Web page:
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Byrne, Roby and Aderholt comment on release of tax reform bill

By Brandon Moseley
AlabamaPolitical Reporter

Thursday, the U.S. House Republican caucus unveiled The Tax Cuts and Jobs Act, which they claim will fundamentally reform the tax code for the first time since 1986.

U.S. Rep. Bradley Byrne, R-Montrose, issued a statement in response to the introduction.

“Tax reform has the potential to make America boom again, and it starts with putting more money in the pockets of hardworking Americans,” Byrne said. “The current tax code is too complicated and confusing, benefiting the elite while making things harder for American families. It is time for a fairer and simpler tax code that supports new jobs right here in the United States. This is going to be a process, and the bill released today is just a starting point. I encourage everyone to visit to read the plan and then welcome your feedback and ideas.”

“We need to get this right, and I look forward to working with President Trump to do just that,” Byrne said. “We cannot pass up this historic opportunity to reform our outdated tax code and unlock our full economic potential.”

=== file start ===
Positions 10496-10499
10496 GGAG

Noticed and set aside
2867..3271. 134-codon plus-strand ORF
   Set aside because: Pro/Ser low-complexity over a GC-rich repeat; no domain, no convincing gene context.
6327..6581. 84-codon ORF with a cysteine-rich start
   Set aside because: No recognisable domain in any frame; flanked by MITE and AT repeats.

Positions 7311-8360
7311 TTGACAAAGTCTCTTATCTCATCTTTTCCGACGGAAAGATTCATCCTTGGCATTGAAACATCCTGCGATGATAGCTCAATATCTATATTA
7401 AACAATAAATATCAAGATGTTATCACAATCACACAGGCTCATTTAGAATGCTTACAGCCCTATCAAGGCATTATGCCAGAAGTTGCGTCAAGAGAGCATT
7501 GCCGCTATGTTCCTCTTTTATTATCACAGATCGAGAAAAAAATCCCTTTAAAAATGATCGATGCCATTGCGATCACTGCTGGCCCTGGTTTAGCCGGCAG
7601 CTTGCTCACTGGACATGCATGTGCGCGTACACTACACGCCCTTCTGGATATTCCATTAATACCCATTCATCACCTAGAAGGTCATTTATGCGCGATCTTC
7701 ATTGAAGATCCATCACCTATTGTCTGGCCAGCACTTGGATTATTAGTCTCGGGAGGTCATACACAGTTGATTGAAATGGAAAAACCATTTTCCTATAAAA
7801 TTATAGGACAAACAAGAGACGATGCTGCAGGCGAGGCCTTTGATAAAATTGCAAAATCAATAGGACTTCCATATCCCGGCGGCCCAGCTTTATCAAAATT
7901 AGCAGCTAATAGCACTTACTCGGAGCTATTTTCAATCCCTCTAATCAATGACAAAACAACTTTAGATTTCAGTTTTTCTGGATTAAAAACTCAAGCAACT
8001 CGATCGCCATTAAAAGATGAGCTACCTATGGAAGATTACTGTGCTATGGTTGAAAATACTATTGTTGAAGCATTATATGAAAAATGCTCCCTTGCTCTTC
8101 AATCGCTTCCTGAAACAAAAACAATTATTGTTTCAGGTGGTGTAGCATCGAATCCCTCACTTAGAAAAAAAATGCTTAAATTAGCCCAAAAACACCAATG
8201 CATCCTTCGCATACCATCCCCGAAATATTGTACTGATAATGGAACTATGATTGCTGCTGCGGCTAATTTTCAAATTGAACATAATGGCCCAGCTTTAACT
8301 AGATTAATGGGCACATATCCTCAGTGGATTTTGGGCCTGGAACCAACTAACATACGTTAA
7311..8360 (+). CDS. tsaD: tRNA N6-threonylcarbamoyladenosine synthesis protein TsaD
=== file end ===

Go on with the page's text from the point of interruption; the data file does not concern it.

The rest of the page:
U.S. Rep. Martha Roby, R-Montgomery, expressed optimism upon the release of a unified Republican tax reform plan. H.R. 1, the Tax Cuts and Jobs Act, would be the first major overhaul of the federal tax code in more than 30 years.

“This is a unique and exciting opportunity to deliver on our promise and give the American people the results they deserve,” Roby said. “Our tax reform plan will grow the economy, create jobs here in the United States, and allow hardworking taxpayers to keep more of their money in their pocket. An average family with about 60,000 dollars in household income would see their federal tax bill drop by about $1,200. For the people I represent, this can make a big difference. For that mom working a retail job or the dad driving the truck or that single parent working two or three jobs just to make ends meet, having an extra $1,000 in your pocket is a big deal.”

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“I promise you hardworking taxpayers know how to spend their money better than the government does,” Roby concluded.

U.S. Rep. Robert Aderholt, R-Haleyville, said, “The tax bill released today is a good start, as it refocuses our tax code on today’s economy. Our current system was put in place when most Americans had never heard of the internet, the only phone they had was attached to the wall at home and Bill Curry and Pat Dye were coaching at Alabama and Auburn.  It’s time for a tax code that puts working Americans first. More than 80% of the people in the 4th District will see their tax burden drop, and to me, that is a good thing.”